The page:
Central State ending most mental health care

tfain@macon.comJanuary 21, 2010 

ATLANTA — Central State Hospital in Milledgeville, Georgia’s largest hospital for people with mental illnesses and developmental disabilities for decades, will move away from treating most mental illnesses and close a major building, the state announced Wednesday.

The state will keep operating its nursing home on the Central State campus, as well as its maximum security facility for mentally ill patients. Patients with severe physical disabilities still will have a home on campus, even though new patients are still being diverted to other facilities now because of a November federal review that found recurring safety issues.

That diversion has been in place for mental health patients, too. Now, it will essentially become permanent for them.

Shannon Harvey, executive director of the Macon-based River Edge Behavioral Health Center, said Central State was the closest provider for the most complicated cases. The second-closest facility, in Augusta, is often full, she said. In some cases, patients would benefit from family visits but now have to travel to Rome. In other cases, patients can’t get transferred quickly.

Harvey cited the case of a woman who walked into a River Edge outpatient clinic one day at 1 p.m. The state hospitals didn’t find her a spot until 9 p.m., long after the local clinic staff was supposed to have closed for the day.

“This poor suicidal person has been waiting eight hours to find out where they’re going to get help,” Harvey said. “She was pregnant and suicidal and needed hospitalization.”

Central State’s Powell Building will be mothballed, said Tom Wilson, communications director for the Georgia Department of Behavioral Health and Developmental Disabilities. The 200 people who worked with mental health patients — out of about 2,000 employees on the campus — will have chances to take other jobs at the hospital or to transfer to other state facilities, he said.

According to Central State Hospital’s Web page, four years ago the adult mental health unit was admitting about 180 people each month to its 96 beds.

Those beds will be empty soon. By March 1, the state hopes to have the 30 or so mental health patients still on campus transferred somewhere else, or released.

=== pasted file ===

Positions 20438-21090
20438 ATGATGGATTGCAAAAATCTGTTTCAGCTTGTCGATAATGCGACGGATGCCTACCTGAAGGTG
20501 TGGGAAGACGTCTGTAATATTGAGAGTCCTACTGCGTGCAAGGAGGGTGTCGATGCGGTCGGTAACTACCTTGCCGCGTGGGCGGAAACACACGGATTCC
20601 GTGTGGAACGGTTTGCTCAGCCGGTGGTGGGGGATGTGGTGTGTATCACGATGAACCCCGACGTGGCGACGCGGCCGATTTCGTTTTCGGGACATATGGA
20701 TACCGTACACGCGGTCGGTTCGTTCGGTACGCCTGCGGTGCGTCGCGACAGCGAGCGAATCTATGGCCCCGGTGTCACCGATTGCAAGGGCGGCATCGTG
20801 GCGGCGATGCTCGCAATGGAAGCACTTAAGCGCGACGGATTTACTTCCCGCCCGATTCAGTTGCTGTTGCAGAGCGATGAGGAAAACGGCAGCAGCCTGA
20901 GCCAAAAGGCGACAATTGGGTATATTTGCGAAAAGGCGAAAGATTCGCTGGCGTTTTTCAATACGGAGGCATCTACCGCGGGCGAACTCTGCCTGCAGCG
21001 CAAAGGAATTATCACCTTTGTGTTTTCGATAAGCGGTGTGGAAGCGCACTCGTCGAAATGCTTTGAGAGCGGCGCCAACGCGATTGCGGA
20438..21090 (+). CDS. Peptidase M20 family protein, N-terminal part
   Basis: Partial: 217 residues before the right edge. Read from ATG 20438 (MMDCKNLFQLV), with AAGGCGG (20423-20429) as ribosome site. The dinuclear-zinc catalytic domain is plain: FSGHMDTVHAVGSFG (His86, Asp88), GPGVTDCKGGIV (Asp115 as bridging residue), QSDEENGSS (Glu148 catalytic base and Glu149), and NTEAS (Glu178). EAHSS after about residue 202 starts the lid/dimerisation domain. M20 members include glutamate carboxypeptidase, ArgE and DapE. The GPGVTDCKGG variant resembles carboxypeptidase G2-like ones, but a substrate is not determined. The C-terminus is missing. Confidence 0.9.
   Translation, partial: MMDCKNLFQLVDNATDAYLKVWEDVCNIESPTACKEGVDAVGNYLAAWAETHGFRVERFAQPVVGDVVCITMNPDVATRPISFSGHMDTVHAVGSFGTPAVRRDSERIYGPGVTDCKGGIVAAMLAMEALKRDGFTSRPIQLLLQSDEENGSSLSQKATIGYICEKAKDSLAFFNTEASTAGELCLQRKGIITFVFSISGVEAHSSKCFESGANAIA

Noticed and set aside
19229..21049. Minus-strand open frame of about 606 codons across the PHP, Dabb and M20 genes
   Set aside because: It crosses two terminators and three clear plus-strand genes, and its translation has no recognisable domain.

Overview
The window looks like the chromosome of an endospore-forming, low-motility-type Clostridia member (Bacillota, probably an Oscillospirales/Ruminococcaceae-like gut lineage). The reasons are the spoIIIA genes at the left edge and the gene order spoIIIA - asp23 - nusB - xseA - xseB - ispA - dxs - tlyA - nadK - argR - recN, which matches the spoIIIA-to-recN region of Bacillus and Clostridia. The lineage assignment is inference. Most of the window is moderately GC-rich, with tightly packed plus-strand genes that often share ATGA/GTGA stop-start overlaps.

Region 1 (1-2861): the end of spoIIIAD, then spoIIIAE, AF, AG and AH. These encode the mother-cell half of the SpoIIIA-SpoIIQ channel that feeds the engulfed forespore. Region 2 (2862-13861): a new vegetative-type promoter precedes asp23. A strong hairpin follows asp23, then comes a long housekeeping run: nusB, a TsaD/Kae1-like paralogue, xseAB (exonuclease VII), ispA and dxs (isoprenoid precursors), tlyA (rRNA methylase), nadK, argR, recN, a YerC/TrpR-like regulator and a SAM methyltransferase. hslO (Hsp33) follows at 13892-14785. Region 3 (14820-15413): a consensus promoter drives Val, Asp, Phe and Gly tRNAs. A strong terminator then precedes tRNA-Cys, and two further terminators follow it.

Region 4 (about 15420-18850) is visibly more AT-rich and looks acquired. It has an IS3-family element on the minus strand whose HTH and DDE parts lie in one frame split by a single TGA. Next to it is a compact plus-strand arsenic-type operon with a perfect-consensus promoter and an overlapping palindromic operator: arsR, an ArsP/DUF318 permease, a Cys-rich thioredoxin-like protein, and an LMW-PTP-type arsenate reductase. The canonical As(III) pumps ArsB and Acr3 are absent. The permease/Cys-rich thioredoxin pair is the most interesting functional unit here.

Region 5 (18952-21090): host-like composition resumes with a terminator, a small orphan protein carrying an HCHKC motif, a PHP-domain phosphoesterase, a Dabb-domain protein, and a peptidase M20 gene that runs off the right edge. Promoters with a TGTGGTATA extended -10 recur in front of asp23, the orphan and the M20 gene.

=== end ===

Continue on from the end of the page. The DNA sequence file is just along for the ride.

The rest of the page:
Said Wilson: “We’re not going to put anybody back into a community that’s not ready to do that and doesn’t have the support they need.”

Milledgeville and Baldwin County have taken plenty of hits recently as state budget cuts closed two prisons and a youth development center. Two more area prisons are on the chopping block, and a partial shutdown at Central State is “not what Baldwin County needs to hear right now,” state Sen. Johnny Grant, R-Milledgeville, said Wednesday.

But Grant was hopeful that jobs will be found for hospital employees affected by the change. He hoped another use will be found for the Powell Building, a historic white building that dominates the main part of Central State’s campus. That’s something Wilson said the department is exploring.

But Grant was realistic about the way public mental health care is shifting in Georgia. The state’s goal is to treat more people in a community setting: getting them therapy and helping them find apartments and jobs instead of institutionalizing them for much of their lives. That means less need for large facilities such as Central State and more need for an urban environment with, for example, a strong public transportation system.

Milledgeville doesn’t fit those demographics, Grant acknowledged.

The partial shutdown affects only adult mental health care at the facility, and patients often rotate through that program relatively quickly, Grant said. They get treatment and are released, so the number of people in the program dwindled quickly when Central State started diverting new patients to other facilities, Wilson said.

“It brought up the question, ... ‘Are we at the point where we can just consolidate this at other hospitals?’’’ Wilson said.

Staff writer Mike Stucka contributed to this report.

To contact writer Travis Fain, call 361-2702.

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